Mermaid hair is a harmless concession
By Liz Pinkey
I’ve either just made the biggest parenting mistake of my life, or I’ve done something monumentally awesome that is going to turn out to be one of the best parenting decisions I’ve ever made. I stepped way out of my comfort zone on this one, and although it will probably be years until I know for sure if it was a good decision or a bad one, I have a feeling I’m going to question myself about it over and over again.
I let E turn her hair blue. Just for the summer.
I’ve mentioned before that when it comes to our sense of style, we could not be more different. I tend to dress for comfort. I’m lucky to be able to wear jeans to work, and when I come home, it’s usually a quick change into sweats and more T-shirts before I head off to the pool or the playing field. E dresses to sparkle. The more glitter and bling she can have on an outfit, the happier she is.
E also knows what she likes. When she was about 2, she told me she wanted her ears pierced. Assuming it was just a passing interest, I put her off initially. She was persistent, every few weeks asking me if NOW she could get her ears pierced. After about 6 months, I told her that if she still wanted them pierced when she was 3, she could get them pierced. I didn’t hear about it again until her third birthday. When I woke her up, I whispered, “Happy Birthday!” She responded impatiently, “NOW, can I get my ears pierced?” I made the appointment that day, and she has taken good care of her earrings and pierced ears since then.
A few months ago, she asked me if she could “get her tips done.” At first, I didn’t know what she was talking about, so she explained that she wanted the ends of her hair dyed a fun color. She also explained that she knew she wasn’t allowed to have hair color in school, so she thought that she could get the tips colored for the summer, and then before school starts again in the fall, she could just get the color trimmed out. I was pretty impressed that she had thought this out and was aware that there were rules that had to be followed, and it made the “no” that was already on the tip of my tongue get stuck.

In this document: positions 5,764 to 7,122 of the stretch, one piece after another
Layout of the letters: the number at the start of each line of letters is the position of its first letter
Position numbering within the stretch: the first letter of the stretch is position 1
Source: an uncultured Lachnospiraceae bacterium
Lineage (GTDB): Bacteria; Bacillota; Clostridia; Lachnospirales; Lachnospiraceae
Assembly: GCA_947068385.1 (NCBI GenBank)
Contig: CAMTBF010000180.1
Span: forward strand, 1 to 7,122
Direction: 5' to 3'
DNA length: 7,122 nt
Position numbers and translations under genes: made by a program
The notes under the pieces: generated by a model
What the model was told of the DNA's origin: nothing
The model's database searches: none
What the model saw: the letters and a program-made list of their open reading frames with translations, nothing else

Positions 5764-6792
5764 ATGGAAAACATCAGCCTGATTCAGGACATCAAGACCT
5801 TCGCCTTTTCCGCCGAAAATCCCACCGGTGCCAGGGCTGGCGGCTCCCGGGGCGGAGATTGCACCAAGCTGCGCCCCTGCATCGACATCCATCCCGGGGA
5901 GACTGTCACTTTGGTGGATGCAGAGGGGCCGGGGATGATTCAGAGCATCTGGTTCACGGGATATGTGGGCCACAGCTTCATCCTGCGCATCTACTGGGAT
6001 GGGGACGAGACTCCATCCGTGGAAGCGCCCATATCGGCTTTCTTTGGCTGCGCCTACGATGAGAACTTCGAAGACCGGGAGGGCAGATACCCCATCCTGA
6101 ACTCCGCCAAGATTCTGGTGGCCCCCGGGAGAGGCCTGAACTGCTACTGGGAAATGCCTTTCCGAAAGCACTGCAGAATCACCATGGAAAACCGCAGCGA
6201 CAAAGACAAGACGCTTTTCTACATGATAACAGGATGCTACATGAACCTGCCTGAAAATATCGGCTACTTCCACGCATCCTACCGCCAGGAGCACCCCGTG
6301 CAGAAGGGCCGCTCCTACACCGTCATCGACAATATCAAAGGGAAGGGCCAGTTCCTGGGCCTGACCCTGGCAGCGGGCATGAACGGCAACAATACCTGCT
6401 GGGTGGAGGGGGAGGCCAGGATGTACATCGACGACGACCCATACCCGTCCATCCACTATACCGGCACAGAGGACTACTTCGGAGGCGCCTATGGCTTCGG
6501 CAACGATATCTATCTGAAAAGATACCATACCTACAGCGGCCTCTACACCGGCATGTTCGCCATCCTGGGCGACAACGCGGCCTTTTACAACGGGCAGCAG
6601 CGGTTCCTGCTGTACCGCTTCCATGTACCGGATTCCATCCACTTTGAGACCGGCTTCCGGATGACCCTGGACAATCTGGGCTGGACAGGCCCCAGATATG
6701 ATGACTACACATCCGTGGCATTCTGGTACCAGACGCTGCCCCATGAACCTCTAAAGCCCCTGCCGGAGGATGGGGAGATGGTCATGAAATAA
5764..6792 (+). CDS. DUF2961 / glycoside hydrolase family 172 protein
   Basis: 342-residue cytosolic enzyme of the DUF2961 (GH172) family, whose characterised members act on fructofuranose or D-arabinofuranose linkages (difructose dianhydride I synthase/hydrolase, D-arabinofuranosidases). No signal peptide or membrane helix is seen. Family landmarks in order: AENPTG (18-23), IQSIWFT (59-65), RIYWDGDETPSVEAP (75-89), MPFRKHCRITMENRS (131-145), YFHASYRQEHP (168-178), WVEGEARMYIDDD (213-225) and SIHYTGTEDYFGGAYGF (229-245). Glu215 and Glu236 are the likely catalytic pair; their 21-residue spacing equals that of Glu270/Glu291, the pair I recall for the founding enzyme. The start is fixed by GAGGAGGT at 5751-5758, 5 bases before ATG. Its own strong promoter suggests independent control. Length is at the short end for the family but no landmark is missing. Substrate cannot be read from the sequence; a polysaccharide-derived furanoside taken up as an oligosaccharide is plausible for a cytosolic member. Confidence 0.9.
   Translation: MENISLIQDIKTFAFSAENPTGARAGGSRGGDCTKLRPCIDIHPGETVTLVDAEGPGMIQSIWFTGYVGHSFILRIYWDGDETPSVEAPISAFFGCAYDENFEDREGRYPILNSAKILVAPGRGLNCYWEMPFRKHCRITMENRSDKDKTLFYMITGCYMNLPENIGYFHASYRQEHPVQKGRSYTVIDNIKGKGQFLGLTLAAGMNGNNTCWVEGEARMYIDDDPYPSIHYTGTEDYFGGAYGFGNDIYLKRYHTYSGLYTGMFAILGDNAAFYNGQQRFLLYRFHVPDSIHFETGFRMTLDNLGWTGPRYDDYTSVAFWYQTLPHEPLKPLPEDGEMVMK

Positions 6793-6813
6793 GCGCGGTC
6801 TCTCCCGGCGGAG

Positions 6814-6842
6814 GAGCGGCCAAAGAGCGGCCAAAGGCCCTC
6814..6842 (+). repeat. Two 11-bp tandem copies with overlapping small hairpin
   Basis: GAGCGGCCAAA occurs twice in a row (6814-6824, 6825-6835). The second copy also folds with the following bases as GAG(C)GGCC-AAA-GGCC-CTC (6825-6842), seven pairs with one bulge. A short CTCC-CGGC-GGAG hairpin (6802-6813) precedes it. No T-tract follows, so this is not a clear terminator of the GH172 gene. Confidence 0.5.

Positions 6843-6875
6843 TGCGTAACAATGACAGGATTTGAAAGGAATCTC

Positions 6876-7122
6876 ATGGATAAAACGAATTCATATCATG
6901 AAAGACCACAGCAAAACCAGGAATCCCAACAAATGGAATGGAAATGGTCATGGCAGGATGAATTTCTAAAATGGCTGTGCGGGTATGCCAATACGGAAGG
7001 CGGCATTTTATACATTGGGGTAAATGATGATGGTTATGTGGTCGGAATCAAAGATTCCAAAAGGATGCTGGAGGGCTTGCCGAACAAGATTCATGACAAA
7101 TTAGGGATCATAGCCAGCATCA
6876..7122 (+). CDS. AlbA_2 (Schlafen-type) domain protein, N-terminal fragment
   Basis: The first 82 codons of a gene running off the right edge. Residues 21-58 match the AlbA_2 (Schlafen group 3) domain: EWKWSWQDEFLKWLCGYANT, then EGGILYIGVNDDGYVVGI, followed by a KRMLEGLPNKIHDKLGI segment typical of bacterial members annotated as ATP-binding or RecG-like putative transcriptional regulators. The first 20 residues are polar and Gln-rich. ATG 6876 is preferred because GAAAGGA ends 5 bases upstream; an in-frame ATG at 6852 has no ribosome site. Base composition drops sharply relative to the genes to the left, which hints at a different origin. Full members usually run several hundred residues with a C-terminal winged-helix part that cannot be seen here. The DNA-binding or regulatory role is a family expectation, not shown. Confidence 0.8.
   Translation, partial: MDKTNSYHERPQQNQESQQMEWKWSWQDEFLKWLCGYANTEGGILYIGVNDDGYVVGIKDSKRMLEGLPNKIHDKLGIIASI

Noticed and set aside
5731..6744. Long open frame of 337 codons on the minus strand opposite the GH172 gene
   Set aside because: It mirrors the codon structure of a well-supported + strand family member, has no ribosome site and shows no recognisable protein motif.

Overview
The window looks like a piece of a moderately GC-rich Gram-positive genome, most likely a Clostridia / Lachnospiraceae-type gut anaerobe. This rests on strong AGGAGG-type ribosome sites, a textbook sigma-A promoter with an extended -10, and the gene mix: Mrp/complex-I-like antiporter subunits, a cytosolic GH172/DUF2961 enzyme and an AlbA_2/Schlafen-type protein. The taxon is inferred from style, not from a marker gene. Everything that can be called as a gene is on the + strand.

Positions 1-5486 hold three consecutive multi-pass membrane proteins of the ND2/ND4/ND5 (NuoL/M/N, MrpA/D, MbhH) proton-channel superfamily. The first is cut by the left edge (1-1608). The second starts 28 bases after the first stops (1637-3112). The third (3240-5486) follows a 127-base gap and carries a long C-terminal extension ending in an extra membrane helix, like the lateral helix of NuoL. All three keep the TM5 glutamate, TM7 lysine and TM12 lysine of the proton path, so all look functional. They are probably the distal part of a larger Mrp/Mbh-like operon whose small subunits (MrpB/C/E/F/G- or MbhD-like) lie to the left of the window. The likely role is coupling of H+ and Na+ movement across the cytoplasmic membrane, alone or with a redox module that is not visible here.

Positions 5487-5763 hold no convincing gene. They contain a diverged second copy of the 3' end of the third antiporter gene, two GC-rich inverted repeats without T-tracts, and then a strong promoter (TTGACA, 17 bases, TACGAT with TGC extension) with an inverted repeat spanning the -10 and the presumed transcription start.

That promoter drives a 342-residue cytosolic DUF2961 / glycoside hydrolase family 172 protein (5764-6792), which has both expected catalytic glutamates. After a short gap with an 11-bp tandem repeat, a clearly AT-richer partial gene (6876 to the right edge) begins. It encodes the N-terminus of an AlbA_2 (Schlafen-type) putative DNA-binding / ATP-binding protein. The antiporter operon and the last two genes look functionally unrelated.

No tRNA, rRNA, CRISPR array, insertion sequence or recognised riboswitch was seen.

I decided to discuss the idea with the Wonderful Husband, who has even less of an interest in what’s trendy and fashionable among the 7-year-olds than I do. I laid out her argument, that she’d only do the ends, and at the end of summer, she would get it cut. “Well, if it turns out badly, you can always just cut it off sooner,” he said, ultimately leaving the decision up to me.
A few days went by, and she didn’t bring it up. I decided to wait things out again and see if she changed her mind before I shot down her dreams of having “mermaid hair.” Eventually, she patiently asked if I was going to let her get her hair colored. She pointed out that I am a regular user of hair color, although, for the life of her she can’t figure out why I wouldn’t want silver hair.
I told her I was still considering it, but I wanted to know what she was going to offer in exchange for such a privilege. The first thing she could think of was getting straight A’s for the rest of the year. Although we were only a few weeks away from the end of the year, and I was pretty sure that she was on track to earn that anyway, I thought it might be good motivation to keep her focused.
Next, I showed her how much of her hair I was willing to consider letting her color, and then reminded her that in August, that much would all be cut off. She readily agreed to that. I also said that she had to let me take her to my stylist, because I didn’t want to mess around with questionable processes or products, like the infamous Kool-Aid hair dye, which I’ve heard nightmares about. Always one to try out a beauty treatment, this just sweetened the pot for her.
I admit that I could already tell that her commitment to this idea of blue hair was so strong that if I didn’t let her do it the right way, I fully expected to find her in the bathroom with a blue marker coloring her own hair.
I really could not think of a real reason not to let her do something fun for the summer. After a few days at the pool, in the sun and chlorinated water, her hair would start changing colors anyway. Nevertheless, doing something as drastic as this shouldn’t be done willy-nilly, or spur of the moment. I thought this was a real learning process for both of us: her, showing me that she had a plan that respected the boundaries, but allowed her to express herself, and me, not just automatically saying no, but hearing her out and developing a compromise that made us both happy.
Seeing her face light up when the stylist unveiled her new hair was something, but later that day, when we were having dinner, our waitress admired her hair, and then complimented me on being a “brave” mom. I explained to her all that had gone into the process, and she was genuinely taken aback.
“I wish my parents had been a little bit more understanding,” she said. “I might not have rebelled so much when I got older.”
And I realized that that’s what I’m hoping for: a rebel who can wear her unique blue hair proudly, but still manage to color within the lines when it comes to respecting her parents’, or in this case, the school’s rules. In a few weeks, that blue hair will be gone, but hopefully the lessons that it taught both of us will last a lifetime.
Liz Pinkey is a contributing writer to the Times News. Her column appears weekly in our Saturday feature section.